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'American Horror Story: Freak Show' Season 4, Episode 10: 'Orphans'

Jules Zucker |
December 18, 2014 | 12:29 a.m. PST

Staff Reporter

Naomi Grossman as Pepper the Pinhead (FX).
Naomi Grossman as Pepper the Pinhead (FX).

We're used to "AHS" turning our stomachs, but not as accustomed to it breaking our hearts. This episode was gut-wrenchingly sad from beginning to end – all thanks to sweet, mistreated, pinheaded Pepper (Naomi Grossman). Not much else actually goes on in the episode, so let's launch right in.

Pepper's partner in pinhead crime has just passed away, and her grief is hard to watch. Elsa (Jessica Lange) knows that Pepper can no longer go on with the show, so she seeks out the sister that abandoned Pepper as a child. In her pursuit of the sister, practically the whole history of the freak show is unraveled for the audience – Elsa spells it all out for no one in particular.

The Fraulein came to America in the thirties with big dreams, but war was coming and all the normal people had wartime things to do, so she decided deformed and otherwise abnormal people were the crowd that would launch her to fame. Pepper was Elsa's first freak, but soon the show began to build. Ma Petite (Jyoti Amge) came soon thereafter and joined the show in exchange for three crates of soda (seems like a fair trade). Pepper, instinctually maternal, took to her right away, and Ma Petite was her everything until Salty (Christopher Neiman) arrived. They fell in pinhead love and were married; they were inseparable up until this point. Pepper mourns him, viewers shed silent tears, and Stanley (Denis O'Hare) cuts off Salty's head and sells it to the Morbidity Museum. Classic Stanley.

READ MORE: 'American Horror Story: Freak Show' Season 4, Episode 9: 'Tupperware Party Massacre'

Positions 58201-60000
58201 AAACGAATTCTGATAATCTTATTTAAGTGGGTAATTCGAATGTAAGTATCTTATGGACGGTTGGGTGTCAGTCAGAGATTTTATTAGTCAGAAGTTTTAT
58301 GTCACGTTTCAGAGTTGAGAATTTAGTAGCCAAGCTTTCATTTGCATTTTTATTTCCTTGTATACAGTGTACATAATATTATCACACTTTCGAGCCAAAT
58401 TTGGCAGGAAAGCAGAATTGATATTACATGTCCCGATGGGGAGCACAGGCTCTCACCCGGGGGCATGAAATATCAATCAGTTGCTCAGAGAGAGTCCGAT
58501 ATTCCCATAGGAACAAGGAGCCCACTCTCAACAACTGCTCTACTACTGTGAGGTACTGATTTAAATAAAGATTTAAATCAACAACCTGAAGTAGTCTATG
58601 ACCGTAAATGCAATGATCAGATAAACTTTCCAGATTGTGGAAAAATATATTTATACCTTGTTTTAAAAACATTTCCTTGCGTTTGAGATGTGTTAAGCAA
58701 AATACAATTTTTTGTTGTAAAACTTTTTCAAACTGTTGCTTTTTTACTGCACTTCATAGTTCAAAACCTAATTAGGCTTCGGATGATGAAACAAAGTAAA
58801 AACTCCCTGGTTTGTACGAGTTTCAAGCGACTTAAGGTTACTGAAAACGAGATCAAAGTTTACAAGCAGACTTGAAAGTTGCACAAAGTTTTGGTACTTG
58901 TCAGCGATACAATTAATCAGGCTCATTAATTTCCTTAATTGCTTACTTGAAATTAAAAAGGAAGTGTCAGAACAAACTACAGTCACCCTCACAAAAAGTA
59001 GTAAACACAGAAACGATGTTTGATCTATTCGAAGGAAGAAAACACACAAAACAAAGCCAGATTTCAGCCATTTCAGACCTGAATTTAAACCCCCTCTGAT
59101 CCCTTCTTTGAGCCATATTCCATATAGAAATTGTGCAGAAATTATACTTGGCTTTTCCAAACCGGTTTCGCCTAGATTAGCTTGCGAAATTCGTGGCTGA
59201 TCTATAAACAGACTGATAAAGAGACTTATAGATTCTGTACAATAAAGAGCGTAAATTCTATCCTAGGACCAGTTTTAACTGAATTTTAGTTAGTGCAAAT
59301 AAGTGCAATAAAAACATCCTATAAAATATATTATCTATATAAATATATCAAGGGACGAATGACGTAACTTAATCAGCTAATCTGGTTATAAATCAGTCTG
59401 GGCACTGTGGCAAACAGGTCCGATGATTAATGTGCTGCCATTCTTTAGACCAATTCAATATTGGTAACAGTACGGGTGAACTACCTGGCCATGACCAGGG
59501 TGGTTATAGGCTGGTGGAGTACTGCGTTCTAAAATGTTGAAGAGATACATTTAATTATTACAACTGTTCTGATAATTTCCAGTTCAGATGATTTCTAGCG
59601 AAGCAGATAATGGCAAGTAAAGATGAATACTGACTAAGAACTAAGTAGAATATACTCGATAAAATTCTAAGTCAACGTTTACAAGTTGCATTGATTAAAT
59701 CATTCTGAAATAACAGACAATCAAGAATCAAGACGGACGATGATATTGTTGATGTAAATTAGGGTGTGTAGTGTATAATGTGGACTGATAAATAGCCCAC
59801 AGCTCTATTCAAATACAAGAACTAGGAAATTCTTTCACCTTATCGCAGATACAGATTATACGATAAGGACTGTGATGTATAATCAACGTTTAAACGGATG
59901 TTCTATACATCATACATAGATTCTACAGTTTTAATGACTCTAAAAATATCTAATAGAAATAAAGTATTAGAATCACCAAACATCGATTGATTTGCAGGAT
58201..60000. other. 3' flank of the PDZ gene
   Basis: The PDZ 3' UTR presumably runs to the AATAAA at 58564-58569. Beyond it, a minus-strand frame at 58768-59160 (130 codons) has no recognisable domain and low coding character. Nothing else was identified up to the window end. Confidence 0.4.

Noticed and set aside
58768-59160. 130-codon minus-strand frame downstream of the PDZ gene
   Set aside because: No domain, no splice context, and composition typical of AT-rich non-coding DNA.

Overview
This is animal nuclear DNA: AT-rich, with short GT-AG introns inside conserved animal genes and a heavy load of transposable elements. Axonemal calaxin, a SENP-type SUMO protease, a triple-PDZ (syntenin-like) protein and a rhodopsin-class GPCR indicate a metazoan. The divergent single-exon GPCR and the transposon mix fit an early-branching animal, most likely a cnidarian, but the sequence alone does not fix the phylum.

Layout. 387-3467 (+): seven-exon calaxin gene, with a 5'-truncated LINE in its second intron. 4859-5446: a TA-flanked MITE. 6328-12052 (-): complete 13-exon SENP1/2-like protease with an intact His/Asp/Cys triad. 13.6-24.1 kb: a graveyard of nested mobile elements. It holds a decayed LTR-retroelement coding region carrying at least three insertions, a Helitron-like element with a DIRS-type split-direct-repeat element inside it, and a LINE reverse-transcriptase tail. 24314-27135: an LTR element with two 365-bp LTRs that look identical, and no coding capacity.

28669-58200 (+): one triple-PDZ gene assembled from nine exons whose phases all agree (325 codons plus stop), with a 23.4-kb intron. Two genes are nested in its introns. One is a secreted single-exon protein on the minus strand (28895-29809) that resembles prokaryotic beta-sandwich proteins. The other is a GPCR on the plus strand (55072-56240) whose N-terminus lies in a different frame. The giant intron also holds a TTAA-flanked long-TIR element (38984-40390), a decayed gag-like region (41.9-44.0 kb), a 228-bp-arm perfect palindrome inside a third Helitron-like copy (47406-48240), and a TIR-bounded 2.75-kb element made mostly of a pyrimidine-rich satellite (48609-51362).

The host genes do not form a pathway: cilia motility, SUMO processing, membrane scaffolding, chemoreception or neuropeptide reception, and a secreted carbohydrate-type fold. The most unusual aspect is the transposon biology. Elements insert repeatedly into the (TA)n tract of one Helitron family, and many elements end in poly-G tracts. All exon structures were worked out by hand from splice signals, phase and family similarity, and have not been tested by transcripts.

Meanwhile, Maggie (Emma Roberts) is dulling her own pain with the bottle, as seems to be the trend here in Jupiter. The Tattler sisters (Sarah Paulson) visit her and plead with her to take their money and get Jimmy (Evan Peters) out of jail, lest he end up like poor Meep. Desiree (Angela Bassett) visits her too, to scold her for a very bitter, depressing psychic reading Maggie gave to Desiree and her new beau. Maggie admits that she and Stanley are fakes, and it's not long before she decides to show Desiree the Morbidity Museum, claiming she "wants to do the right thing for once."

Stanley pays a visit to Jimmy in jail and tells him he can get him a stellar attorney. At this point, viewers everywhere are probably screaming at their televisions, but Jimmy thinks it seems legit.

Now back to Pepper for a second. Elsa tracks down the sister (Mare Winningham), who reluctantly agrees to take Pepper in. Elsa and Pepper share a truly tender moment as they say their goodbyes, and they part ways.

READ MORE: 'American Horror Story: Freak Show' Season 4, Episode 9: 'Blood Bath'

Next comes a throwback in the form of a flash forward (what?). We're at Briarcliff with pre-Satan Sister Mary Eunice (Lily Rabe), and Pepper's terrible sister is explaining all the reasons the sweet thing should be committed. She's indecent, she's obsessed with her brother-in-law, and she killed the sister's infant son! Sister Mary Eunice looks appalled and intrigued. In reality, Pepper's sister and her even more terrible husband couldn't stand simpleminded Pepper and their crying baby, so they schemed a way to kill two birds with one stone. The solution: kill the baby, frame Pepper. Is there any decency left in this world? Ryan Murphy says no. Pepper is taken to Briarcliff in a straitjacket, and ostensibly here begin the events that pave the way to "AHS: Asylum."

Now, for the kicker ending. As promised, Maggie takes Desiree to the American Morbidity Museum and shows her pickled Ma Petite, pickled Salty, etc. Pickled Ethel (Kathy Bates) probably made an appearance too. But as they ogle, they overhear the curator introducing the museum's newest exhibit… two root vegetable hands that look an awful lot like Jimmy's.

"AHS" more or less took a break from fast-paced plot developments in this episode, instead favoring an in-depth look at one of the show's most treasured characters. It certainly doesn't disappoint, though Dandy is noticeably missing. All things considered, it was sweet and tragic respite from the chaos that is "Freak Show."

Reach Staff Reporter Jules Zucker here. Follow her on Twitter here.



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